How Musical Is Man? (Jessie and John Danz Lectures)

How Musical Is Man? (Jessie and John Danz Lectures)

John Blacking

Language: English

Pages: 132

ISBN: 0295953381

Format: PDF / Kindle (mobi) / ePub


This important study in ethnomusicology is an attempt by the author -- a musician who has become a social anthropologist -- to compare his experiences of music-making in different cultures. He is here presenting new information resulting from his research into African music, especially among the Venda. Venda music, he discovered is in its way no less complex in structure than European music. Literacy and the invention of nation may generate extended musical structures, but they express differences of degree, and not the difference in kind that is implied by the distinction between ‘art’ and ‘folk’ music. Many, if not all, of music’s essential processes may be found in the constitution of the human body and in patterns of interaction of human bodies in society. Thus all music is structurally, as well as functionally, ‘folk’ music in the sense that music cannot be transmitted of have meaning without associations between people.

If John Blacking’s guess about the biological and social origins of music is correct, or even only partly correct, it would generate new ideas about the nature of musicality, the role of music in education and its general role in societies which (like the Venda in the context of their traditional economy) will have more leisure time as automation increases.

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culture. W e d o not k n o w w h i c h o f HOW MUSICAL 26 these psychophysical capacities, IS MAN? apart from hearing, are essential for m u s i c m a k i n g , o r w h e t h e r a n y o f t h e m are specific to m u s i c . It seems t h a t m u s i c a l activities are associated with specific parts of t h e b r a i n , and that these are n o t the s a m e as the language centers. B u t we shall never k n o w w h a t to l o o k for until we study the creative processes t h a t are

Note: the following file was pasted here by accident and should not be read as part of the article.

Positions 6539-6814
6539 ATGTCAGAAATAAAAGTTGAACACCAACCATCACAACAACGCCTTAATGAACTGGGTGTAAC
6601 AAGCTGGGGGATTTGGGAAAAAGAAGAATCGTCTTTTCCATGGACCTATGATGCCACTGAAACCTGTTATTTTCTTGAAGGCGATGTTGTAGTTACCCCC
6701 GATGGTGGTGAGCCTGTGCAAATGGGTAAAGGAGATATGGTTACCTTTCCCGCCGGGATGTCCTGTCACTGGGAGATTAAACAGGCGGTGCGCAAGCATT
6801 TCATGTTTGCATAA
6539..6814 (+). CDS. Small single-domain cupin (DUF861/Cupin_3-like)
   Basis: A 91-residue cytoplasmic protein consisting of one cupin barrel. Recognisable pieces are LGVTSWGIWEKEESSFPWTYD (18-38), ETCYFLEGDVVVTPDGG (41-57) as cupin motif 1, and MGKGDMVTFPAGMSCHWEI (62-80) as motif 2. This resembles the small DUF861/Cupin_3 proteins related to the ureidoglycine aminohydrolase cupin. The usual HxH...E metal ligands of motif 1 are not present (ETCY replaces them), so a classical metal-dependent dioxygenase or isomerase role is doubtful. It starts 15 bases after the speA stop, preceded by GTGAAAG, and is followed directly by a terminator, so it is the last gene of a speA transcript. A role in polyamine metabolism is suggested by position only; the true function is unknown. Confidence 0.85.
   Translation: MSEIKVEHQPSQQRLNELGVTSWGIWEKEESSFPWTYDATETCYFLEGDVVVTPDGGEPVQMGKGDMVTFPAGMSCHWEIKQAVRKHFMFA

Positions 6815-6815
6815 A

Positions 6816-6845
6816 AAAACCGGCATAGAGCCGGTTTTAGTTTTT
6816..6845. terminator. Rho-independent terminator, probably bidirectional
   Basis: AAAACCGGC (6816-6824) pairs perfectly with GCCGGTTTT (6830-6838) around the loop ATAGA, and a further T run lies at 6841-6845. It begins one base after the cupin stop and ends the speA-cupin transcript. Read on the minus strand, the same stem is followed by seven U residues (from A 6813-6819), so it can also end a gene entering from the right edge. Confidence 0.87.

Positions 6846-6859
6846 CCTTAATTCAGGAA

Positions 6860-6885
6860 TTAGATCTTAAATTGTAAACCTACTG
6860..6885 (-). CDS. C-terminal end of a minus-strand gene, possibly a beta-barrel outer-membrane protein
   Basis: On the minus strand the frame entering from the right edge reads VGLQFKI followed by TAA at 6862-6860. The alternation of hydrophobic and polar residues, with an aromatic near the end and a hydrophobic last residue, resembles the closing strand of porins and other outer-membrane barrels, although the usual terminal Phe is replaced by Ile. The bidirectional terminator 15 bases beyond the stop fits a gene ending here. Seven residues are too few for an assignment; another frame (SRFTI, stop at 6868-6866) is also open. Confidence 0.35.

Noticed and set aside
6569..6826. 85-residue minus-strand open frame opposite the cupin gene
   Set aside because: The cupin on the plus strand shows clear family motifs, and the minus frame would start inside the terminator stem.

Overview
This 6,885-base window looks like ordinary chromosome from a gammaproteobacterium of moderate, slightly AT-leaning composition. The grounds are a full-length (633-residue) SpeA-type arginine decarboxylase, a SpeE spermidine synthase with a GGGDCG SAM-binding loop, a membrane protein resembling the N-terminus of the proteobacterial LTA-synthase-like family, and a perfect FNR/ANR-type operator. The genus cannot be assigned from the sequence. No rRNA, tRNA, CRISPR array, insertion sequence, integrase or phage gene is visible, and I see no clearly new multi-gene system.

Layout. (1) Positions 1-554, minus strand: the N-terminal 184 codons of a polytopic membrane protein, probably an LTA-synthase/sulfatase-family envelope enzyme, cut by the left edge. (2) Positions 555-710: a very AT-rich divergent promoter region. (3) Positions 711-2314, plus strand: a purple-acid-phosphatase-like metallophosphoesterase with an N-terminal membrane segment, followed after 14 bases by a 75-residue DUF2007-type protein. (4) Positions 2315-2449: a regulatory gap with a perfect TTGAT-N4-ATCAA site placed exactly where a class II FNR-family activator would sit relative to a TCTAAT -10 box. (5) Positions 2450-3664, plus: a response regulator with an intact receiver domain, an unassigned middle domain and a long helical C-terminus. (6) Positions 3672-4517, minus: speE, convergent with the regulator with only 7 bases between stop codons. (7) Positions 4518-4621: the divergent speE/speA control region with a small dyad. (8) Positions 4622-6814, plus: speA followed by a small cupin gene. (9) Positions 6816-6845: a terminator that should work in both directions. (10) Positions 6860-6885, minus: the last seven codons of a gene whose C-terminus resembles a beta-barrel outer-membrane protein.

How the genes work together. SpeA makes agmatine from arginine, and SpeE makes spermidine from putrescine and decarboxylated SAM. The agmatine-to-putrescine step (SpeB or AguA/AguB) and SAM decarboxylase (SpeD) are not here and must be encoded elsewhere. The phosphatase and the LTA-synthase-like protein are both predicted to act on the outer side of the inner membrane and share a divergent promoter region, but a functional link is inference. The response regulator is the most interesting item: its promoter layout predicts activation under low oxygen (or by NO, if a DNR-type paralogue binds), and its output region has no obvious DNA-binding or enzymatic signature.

that a n y creative effort is the s y n t h e s i s of an individual's r e s p o n s e s to all the g o o d things that o t h e r s h a v e given h i m ; and so these b r i e f a c k n o w l e d g m e n t s represent only a fraction of the gratitude I o w e to all t h o s e w h o h a v e helped me to appreciate and u n d e r s t a n d music. CONTENTS Humanly Organized Sound 3 Music in Society and Culture 32 Culture and Society in Music 54 Soundly Organized Humanity 89 H O W MUSICAL IS

beings and h u m a n e m o t i o n s " he " t r i e s to b r i n g into his art, using the language elements o f his t i m e , " says S i d n e y F i n k e l stein in Art and Society ([New York: International Pub- lishers, 1 9 4 7 ] , p . 2 9 ) . T h e influence o f popular culture i s strong i n the w o r k s o f m a n y great c o m p o s e r s , w h o h a v e striven to express t h e m s e l v e s , and h e n c e their society, in the broadest t e r m s . L u t h e r a n chorales were

c h o f orthodox m u s i c o l o g y concerned with " e x o t i c " o r " f o l k " m u s i c : i t could pioneer n e w w a y s o f analyzing music and music history. C u r r e n t l y recognized divisions between A r t M u s i c and Folk M u s i c are inadequate and misleading as conceptual tools. T h e y are neither meaningful n o r accurate as indices of musical differences; at best, they m e r e l y define the interests and activities of different social groups. T h e y express the s a m e

appointment as Government Adviser on Aborigines in M a l a y a lasted six d a y s , until he w a s dismissed after a disagreement with General Sir Gerald Templer in N o v e m b e r 1 9 5 3 . Thereafter, he did some anthropological research, taught at a secondary school in Singapore, broadcast on Radio M a laya, accompanied Maurice Clare on a concert tour, returned to Paris for piano lessons in June 1 9 5 4 , and went to South A f r i c a as musicologist of the International Library of A f r i

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